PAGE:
I have been working on a prototype for a new Flash game, codenamed “Word Attack”. The finished game will eventually be submitted to Word Play- A Flash Game Contest, that is being hosted by Dictionary.com and Mochi Media. Check out the prototype below…
Note: There is no gameplay mechanic revolving around the blocks turning red after they stop moving, this is just something that the Box2D API does to let the developer know that objects are “sleeping” (not being simulated anymore).
As you can see, the player’s goal is to clear every level by creating words with the letters provided (for the prototype I created nine levels). One thing that is worth pointing out is that the player has the choice of completing a level in whatever fashion the player chooses, as long as the player clears out all the letters in the level by typing in valid words. For example, in level seven the letters falling down consist of “c”, “o”, “m”, “p”, “u”, “t”, “e”, and “r”. So the player can complete the level by either typing in “computer”, or by typing in “mop” and then typing in “cuter”.
I plan to expand more on the gameplay by working with a game designer, since it feels like it needs a bit more “fun” in order for it to not just be Scrabble with physics. This is also the first time I have used the Box2D API to develop a Flash game, and I must say, it’s turning out quite well so far .
Feel free to comment on the game, I’m also open to suggestions on gameplay or anything in general related to the game.
Ian Schreiber’s (http://gamedesignconcepts.wordpress.com/) summer game design course (*cough* free *cough*) just started this past Monday. For each lesson (which he refers to as a level) he will make a post on his blog and assign homeplay (homework) to be completed before the next lesson. For the first lesson he went over as to what exactly is a game, and what it takes to make a basic game. Though none of the assignments stated to create a game, he did provide a small exercise half way through the lesson entitled “15 Minute Board Game Challenge”.
The basic premise of the exercise was to design a board game in which you are either “running towards something or running away from something” in 15 minutes. I chose to create my game in the “running towards” category, though I’m sure it could be easily changed to be a “running away from” game, and this is what I came up with.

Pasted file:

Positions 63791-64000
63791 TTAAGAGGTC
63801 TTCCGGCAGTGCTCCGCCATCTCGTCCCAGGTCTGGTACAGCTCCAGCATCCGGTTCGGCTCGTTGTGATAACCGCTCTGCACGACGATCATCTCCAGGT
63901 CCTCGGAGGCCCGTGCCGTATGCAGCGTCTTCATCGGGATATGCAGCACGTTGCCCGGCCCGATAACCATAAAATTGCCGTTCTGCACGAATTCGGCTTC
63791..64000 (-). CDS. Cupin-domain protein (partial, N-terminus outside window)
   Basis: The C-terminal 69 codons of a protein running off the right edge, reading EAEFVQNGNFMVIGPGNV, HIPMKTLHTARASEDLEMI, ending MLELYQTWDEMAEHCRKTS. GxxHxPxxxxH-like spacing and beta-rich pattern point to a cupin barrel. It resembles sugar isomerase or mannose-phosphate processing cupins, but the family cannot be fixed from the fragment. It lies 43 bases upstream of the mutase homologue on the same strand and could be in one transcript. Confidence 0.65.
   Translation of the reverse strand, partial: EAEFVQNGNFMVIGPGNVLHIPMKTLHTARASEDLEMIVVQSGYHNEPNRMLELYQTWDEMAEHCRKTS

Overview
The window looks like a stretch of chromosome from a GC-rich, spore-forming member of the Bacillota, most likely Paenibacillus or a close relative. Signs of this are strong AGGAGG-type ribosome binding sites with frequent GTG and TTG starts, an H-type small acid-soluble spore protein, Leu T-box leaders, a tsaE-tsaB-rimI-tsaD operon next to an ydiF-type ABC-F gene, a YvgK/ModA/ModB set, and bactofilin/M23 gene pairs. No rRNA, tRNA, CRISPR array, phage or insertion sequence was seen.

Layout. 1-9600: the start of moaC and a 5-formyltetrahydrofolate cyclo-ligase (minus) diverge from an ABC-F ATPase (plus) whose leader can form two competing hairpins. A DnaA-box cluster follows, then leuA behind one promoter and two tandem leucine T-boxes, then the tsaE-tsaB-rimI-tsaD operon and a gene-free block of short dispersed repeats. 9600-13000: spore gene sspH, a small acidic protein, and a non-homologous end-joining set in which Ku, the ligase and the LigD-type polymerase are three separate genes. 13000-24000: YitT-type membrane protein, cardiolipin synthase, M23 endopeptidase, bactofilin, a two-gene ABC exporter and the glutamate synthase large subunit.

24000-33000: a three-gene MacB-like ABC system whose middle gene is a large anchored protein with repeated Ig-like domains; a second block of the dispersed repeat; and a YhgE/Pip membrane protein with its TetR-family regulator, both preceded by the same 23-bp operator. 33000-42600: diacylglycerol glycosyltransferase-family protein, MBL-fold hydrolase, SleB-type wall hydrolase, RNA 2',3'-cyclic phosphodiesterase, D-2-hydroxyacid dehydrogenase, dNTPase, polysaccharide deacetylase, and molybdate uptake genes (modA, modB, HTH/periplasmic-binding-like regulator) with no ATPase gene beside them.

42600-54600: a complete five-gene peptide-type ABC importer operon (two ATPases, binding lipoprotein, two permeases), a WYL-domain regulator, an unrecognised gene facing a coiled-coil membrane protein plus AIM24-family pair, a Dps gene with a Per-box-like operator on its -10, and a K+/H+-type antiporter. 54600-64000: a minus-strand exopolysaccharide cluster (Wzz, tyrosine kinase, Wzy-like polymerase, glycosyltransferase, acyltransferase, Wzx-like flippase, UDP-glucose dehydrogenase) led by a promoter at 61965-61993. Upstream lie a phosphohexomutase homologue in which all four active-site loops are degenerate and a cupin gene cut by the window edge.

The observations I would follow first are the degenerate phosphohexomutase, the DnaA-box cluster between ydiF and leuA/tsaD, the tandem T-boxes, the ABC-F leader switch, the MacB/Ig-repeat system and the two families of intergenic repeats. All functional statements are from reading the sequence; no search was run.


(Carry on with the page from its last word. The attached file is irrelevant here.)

Title: Ice Mountain
Goal: Be the first to climb to the top of the icy mountain.
Player representation: Mountain climbers
Number of players: 2 to 4
Game bits: Board, 6-sided die, mountain climber tokens
Rules: All players start by being positioned on the starting square (S). All players will roll a 6-sided die once to determine turn order, with the highest roll being first, second highest second, and so on. After order is determine, players take turns rolling a 6-sided die and moving that many squares forward. The game is over when one player lands exactly on the final square (F).
Get out of my way! (Getting knocked down by other players): If a player’s turn ends by landing on the same square as another opposing player(s) , have the player whose turn just ended roll again and move the opposing player(s) that many squares back.
You went too far! (Falling off the top of the mountain): As stated in the rules, a player must land exactly on the final square (F) in order to win. If a player rolls the die and goes past the final square (F), have the player go back the number of squares he went over, using the final square (F) as the starting position.
Avalanche! (Being in the wrong place at the wrong time): When ever there are three consecutive rolls of the die with the same result (e.g. player one rolls 5, then player two rolls 5, then player three rolls 5) an avalanche occurs. If the number that is rolled consecutively is 1, 2, or 3 the avalanche will happen on the left side of the mountain, if the number is 4,5, or 6 the avalanche will happen on the right side of the mountain. If a player is on the side of the mountain were the avalanche occurred, that player must move SOUTH exactly one square. If there is no square south of the player’s location, the player is moved to the starting square (S).
That’s it! It felt pretty good sitting down and designing a game withouth having to think about how it was going to be programmed . Looking forward to level 2 on Thursday!